In early 1943, Britain’s Bomber Command had been wrestling with the thorny problem of how to breach two critical dams in the Ruhr valley, cutting electricity production and incapacitating industrial production. Taking them out was a high priority of the war cabinet and Bomber Command.
But the problems were daunting. The dams, the Eder and the Mohne, were heavily protected with anti-aircraft batteries, and bombing at the time lacked precision. Bomber Command knew that it had to deliver its explosives to the lower part of the dam walls, if they were to be breached.
The solution came from a scientist and engineer, Barnes Wallis, who watched children skipping stones on water: Drop the bombs well away from the dam walls and have them bounce to the wall, sink and explode. Simple technology to the rescue.
The bombs would be circular and would be rotated so they hit the water, spinning backward but with overall forward motion. Like a stone skimmed along the surface of a pond they would travel to the wall, sink and detonate at the foot of the dam.
The scheme was fiendishly clever and extremely dangerous. It was conceived in January 1943 and executed on May 17, 1943.
To avoid detection, waves of bombers flew across Holland into Germany, maintaining an altitude of 100 feet and making their runs at 60 feet above the water. Many aircraft and their crews were lost, but the Eder and Mohne were breached, wrecking havoc in the Ruhr Valley.
There is a lesson here in how to deal with nuclear proliferation: Call off the politicians and the commentators and send in the scientists and engineers.
With Iran and North Korea, the West is not only suffering huge frustration but its impotence is revealed, tempting every other aspiring nuclear power to forge ahead. Neither of the options on the table is any good at all. Sanctions don’t work and reigniting war on the Korean Peninsula by bombing North Korean nuclear installations is unpalatable. As should be further destabilizing the Middle East by bombing Iran, thus consolidating hatred of the West and pushing oil above $200-a-barrel.
So forget about bombing and sanctions. Bombing, even if it were to dent the nuclear development in the countries concerned, is clumsy, wrought with unintended consequences and calculated to produce years, if not centuries, of resentment.
Yet morally, those who are in the nuclear club are obliged to keep their awful institution small. Preemptive action is reasonable but it needs to be stealthy and, ideally, anonymous. In this case, the moral weight is on the side of intervention.
There are many ways of enriching uranium, which involves concentrating the fissionable isotope, uranium 235, by stripping away the dominant isotope, uranium 238. The preferred way is using gas centrifuges, which is the way Iran has chosen, To understand the technology, think of a cream churn: Rather than being filled with milk these vessels are filled with a gas, uranium hexafluoride, and spun at 1,500 revolutions a second in batteries of hundreds of centrifuges.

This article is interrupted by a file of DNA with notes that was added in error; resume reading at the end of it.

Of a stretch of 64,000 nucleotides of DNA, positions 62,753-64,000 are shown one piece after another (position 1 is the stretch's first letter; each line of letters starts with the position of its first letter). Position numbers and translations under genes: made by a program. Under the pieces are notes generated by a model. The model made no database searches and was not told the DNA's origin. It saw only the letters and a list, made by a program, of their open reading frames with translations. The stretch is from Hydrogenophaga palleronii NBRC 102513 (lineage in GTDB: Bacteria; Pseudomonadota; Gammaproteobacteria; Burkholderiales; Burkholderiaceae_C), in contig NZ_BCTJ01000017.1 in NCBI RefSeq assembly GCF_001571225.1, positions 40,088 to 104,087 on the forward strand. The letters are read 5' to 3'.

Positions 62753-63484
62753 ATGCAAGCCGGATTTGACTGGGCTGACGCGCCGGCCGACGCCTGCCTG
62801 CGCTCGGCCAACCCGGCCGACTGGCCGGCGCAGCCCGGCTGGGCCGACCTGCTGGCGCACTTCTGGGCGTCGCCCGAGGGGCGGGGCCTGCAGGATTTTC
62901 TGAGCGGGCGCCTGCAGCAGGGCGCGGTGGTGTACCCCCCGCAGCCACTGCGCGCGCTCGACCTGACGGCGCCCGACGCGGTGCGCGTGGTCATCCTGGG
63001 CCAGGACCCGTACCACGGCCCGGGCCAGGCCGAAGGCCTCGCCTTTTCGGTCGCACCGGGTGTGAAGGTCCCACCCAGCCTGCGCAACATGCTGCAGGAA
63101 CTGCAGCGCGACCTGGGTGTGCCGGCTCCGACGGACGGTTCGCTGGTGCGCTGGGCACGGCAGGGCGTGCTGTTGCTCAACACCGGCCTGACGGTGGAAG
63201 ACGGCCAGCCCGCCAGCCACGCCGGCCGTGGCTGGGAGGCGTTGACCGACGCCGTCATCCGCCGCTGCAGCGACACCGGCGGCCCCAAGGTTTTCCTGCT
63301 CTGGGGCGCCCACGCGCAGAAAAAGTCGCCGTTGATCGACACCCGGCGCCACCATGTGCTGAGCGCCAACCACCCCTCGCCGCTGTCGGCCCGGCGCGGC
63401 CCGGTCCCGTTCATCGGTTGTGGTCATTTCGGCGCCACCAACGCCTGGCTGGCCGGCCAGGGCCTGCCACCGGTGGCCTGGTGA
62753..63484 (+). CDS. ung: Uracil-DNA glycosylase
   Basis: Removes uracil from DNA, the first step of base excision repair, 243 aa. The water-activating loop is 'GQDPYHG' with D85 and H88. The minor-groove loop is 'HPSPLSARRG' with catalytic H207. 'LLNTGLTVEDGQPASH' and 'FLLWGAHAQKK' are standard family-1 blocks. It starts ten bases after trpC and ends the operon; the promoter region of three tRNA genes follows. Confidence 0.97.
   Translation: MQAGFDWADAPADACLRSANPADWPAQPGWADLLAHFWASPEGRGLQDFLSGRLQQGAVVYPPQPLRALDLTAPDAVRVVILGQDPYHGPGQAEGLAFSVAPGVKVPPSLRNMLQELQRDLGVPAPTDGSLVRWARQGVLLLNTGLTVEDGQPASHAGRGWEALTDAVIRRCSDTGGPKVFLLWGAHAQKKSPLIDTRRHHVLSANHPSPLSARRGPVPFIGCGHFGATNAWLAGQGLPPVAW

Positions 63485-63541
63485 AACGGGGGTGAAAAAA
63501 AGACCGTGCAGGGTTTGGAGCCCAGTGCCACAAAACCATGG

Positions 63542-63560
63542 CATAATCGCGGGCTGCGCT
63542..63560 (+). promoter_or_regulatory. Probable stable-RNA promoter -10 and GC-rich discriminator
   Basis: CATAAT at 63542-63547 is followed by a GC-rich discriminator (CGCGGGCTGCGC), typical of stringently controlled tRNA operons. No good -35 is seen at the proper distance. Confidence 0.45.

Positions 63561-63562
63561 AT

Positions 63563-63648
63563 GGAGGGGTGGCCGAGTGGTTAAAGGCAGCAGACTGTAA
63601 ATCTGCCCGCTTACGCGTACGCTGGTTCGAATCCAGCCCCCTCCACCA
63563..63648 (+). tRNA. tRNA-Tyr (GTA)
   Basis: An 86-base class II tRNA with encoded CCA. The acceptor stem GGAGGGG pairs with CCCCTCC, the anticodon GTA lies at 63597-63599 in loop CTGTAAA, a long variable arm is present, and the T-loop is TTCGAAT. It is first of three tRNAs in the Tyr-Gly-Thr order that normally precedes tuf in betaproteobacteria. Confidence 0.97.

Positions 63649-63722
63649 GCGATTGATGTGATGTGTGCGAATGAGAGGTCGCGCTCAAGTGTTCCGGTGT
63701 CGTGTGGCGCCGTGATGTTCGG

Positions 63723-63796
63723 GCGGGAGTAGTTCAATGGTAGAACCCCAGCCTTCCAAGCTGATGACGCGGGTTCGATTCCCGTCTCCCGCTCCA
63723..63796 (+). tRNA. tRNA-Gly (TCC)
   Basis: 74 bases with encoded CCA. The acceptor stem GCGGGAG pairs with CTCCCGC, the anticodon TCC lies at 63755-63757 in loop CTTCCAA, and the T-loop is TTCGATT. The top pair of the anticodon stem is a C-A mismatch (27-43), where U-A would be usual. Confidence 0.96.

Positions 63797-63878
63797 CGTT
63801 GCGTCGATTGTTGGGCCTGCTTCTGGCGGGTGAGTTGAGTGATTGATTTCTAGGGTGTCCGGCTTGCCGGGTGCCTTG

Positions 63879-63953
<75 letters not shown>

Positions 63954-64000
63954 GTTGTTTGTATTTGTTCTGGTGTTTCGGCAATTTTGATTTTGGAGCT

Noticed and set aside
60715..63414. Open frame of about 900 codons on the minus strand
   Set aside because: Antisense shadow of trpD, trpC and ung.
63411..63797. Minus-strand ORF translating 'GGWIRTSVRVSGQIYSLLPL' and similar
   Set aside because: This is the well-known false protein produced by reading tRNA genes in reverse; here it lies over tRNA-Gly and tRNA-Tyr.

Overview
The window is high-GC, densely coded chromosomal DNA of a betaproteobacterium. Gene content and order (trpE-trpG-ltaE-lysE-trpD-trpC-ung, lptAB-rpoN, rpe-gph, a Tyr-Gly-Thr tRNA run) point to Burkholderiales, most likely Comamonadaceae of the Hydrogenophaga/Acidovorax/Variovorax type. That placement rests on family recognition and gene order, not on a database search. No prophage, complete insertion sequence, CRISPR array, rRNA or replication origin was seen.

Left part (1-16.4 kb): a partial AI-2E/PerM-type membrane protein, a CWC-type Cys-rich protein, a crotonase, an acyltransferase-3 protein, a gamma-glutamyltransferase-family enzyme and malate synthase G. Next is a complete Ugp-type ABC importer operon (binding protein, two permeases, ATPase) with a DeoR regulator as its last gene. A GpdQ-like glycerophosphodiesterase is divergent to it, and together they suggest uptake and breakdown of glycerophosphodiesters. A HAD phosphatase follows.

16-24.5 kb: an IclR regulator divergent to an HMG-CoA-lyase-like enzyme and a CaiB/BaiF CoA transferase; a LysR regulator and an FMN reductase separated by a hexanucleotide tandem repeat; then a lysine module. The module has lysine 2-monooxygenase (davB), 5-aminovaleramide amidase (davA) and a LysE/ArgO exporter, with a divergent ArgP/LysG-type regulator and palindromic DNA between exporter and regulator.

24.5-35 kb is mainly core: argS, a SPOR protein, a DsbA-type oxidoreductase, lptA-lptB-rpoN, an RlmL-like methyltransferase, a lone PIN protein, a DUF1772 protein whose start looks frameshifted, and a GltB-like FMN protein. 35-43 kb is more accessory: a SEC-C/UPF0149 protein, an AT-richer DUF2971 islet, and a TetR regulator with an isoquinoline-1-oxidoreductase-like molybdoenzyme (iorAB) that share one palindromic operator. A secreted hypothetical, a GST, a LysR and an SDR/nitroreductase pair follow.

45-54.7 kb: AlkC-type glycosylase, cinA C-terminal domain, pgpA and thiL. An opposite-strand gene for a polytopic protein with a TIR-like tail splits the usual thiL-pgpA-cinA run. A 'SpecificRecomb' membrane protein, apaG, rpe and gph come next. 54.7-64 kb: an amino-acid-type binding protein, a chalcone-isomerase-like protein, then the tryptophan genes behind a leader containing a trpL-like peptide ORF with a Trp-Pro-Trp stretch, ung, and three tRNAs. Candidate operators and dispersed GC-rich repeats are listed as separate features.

These machines have two important vulnerabilities: They are so highly engineered that supposedly a fingerprint can throw them off and initiate failure, and they consume a lot of electricity.
Electric systems are vulnerable to cyber-attack, if they are computer- controlled (almost certainly the case in Iran and probably not in North Korea). Iran, which is apparently working toward a highly enriched uranium weapon, is vulnerable through its centrifuges–a cyber-attack on its electricity supply, causing wild functions in voltage, could be damaging, as could harmonic resonance and vibration, if these can be delivered secretly.
North Korea is more problematic because they already have a weapon and it is unclear whether they stuck with their original plan to use plutonium from a Soviet-era reactor or whether, as they said, they switched to uranium enrichment. These are the two paths to making a weapon: plutonium or highly enriched uranium.
With North Korea–so paranoid and insecure–their vulnerability is with their delivery rockets. The West’s imperative: find a way of messing with their guidance systems. If surreptitiously their rockets could be destroyed early in flight, or redirected back towards their launch pads, the Pyongyang military might rethink their whole program.
Bombs skittering across the surface of German dams in 1943 point to the potency of technological solutions–and a third way.